A-36 Sarah Townsend Harvey Pearson operated a “Free Produce” store in Hamorton from 1844 to 1858. Free Produce was grown and harvested by free people who were paid wages, not slave labor; Hamorton being a village with a degree of abolitionist activity and associated resources unmatched by any other town in Chester County. Sarah’s husband was George Pearson, a shoemaker, and in the 1850 census, shoemaker Levi Hood, a 16-year-old free black man, lived in their home. He was the son of Reverend Levi Hood, a founding member of the African Union Church of New Garden Township.
A-44 Hannah J. Price, MD (daughter of Caleb S. and Mary Jackson) Hannah’s father read Uncle Tom’s Cabin to his children and instilled in them sympathy for the oppressed. Hannah ran a school for black students for a few years before becoming a doctor.
A-46 Civil War Monument “God – Freedom – Fatherland” Bayard Taylor’s mother, Rebecca, raised the funds to erect this monument to honor the Kennett men, and one woman, who served in the Civil War. Among those named, are nurse Elizabeth Temple and Charles Connor, a member of the U.S. Colored Troops.
A-47 R. George Jones served in the Civil War, with Company E, 24th Regiment of the U.S. Colored Troops.
A-78 Joseph Brinton Miller was a veteran of the Civil War, having served in Company C, 24th Regiment USCT. Jacob Glasco served with Company G, 127th Regiment U.S. Colored Troops, and afterwards suffered from rheumatism and scurvy due to exposure during the war.
B-41 Elizabeth Temple (near John Anderson) was an English seamstress for the Taylor family. When the Civil War broke out, “her sympathies were so great for the sick and wounded that she longed to go to the hospitals and nurse them.” Dr. J. Howard Taylor (Lot C-92) got her a position in a military hospital. She served for several months but contracted “camp fever” and died in a Georgetown, Washington, D.C. hospital while nursing Civil War wounded. Her name is on the Longwood Civil War monument.
B-40 Benjamin Smith Jones and his wife, Jane Elizabeth Hitchcock Jones, were the editors of the Ohio newspaper, The Anti-Slavery Bugle. They moved to Kennett in 1861 and built a house at the end of E. Linden Street. Benjamin died the following year and was buried here. Jane Elizabeth and their daughter returned to Jane’s hometown of Vernon, New York. After the Civil War, Jane turned her energy to the suffragist movement.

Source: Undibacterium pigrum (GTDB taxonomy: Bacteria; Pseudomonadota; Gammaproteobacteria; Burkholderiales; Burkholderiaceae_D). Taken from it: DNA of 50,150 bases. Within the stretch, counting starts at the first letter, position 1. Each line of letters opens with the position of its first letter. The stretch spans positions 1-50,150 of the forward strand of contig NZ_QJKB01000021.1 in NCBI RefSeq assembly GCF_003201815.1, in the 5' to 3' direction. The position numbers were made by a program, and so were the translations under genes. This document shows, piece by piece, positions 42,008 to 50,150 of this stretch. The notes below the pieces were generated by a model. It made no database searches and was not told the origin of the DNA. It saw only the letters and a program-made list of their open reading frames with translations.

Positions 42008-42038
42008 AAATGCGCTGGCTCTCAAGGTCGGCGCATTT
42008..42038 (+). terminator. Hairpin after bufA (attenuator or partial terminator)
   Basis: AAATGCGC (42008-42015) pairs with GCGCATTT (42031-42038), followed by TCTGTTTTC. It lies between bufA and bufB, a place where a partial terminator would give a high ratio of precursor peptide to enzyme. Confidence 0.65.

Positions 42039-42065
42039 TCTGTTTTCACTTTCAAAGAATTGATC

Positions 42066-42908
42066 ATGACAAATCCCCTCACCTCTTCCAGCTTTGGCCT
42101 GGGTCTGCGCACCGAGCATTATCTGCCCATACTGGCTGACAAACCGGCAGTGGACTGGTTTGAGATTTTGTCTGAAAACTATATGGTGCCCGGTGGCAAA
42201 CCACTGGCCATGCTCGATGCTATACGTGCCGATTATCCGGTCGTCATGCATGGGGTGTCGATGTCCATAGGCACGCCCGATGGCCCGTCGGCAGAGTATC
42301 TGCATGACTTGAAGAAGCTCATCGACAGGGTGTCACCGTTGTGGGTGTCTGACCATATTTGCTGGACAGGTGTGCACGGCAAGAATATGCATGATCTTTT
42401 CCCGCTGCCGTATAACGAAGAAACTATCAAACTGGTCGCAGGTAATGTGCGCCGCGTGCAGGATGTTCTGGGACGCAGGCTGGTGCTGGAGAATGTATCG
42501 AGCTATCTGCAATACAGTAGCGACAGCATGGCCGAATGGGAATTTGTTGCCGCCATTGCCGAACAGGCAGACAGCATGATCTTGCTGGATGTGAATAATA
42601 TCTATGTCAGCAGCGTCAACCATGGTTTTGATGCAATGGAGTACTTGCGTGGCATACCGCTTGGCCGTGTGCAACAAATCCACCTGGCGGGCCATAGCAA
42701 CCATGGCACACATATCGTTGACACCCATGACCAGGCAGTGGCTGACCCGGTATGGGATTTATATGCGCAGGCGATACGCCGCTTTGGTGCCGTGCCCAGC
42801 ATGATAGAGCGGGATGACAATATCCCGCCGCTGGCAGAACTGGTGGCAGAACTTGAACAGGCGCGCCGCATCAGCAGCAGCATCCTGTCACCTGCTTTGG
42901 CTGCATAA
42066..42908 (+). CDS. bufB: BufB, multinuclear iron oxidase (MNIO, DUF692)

B-39 Lt. Barnard Gause was a member of the 1st PA “Bucktails” Rifle Regiment in the Civil War. He was captured and died in a Salisbury, NC, rebel prison of “privation and exposure” in 1864.
B-38 Rebecca Taylor & Harlan Gause were involved in the secret activities of the Underground Railroad. Their farm on S. Walnut Street was known as ‘Barton Farm’ in Bayard Taylor’s Story of Kennett.
B-28 Castner Hanway was a miller living near Christiana, Pennsylvania who was arrested for treason for his refusal to aid slave-hunters and federal marshals during the Christiana Resistance. On September 11, 1851, slave hunters and federal marshals descended on a house near Christiana in search of runaway slaves and were met by armed resistance on the part of fugitives and local African-Americans. Hanway and the other defendants were Imprisoned in Philadelphia for two months before their trial. The trial lasted just over two weeks but the jury found them not guilty after only fifteen minutes of deliberation. Hanway was one of the original members of Longwood Progressive Friends in 1853. His first wife, Martha Lamborn died in 1855. Two years later he married Hannah Pennock, the second daughter born to abolitionists Moses and Mary Pennock. Hannah was active in the temperance and suffrage movements. When Hannah died nine years after her marriage, Hanway added his second wife’s name to his first wife’s gravestone, moved west, and married a third time. Hanway died much later in Nebraska, at the age 71. His remains were returned to Kennett and were interred here.
B-21 Pusey & Hannah Gatchell Cloud were abolitionists, on anti-slavery committees, and left (were asked to leave) Marlborough Meeting for Longwood Progressive Meeting. They named one of their daughters after abolitionist and radical social reformer, Abby Kelley, and a son after Wendell Phillips, an abolitionist and advocate for Native Americans.
B-19 Isaac D. Johnson, M.D. was a prominent medical doctor in Kennett Square who was called upon to help an injured fugitive escaping along the Underground Railroad. Letters of the time say he and nurse Esther Hayes would “visit (the slave) every night under cover of darkness” at the home of black abolitionist, James H. Walker. Years later the patient reportedly returned to thank the doctor, introducing himself as Johnson Hayes Walker. Johnson’s wife, Susanna Walton Johnson, and their daughter, Laura Johnson, are buried here. The Johnson family was active in the temperance movement.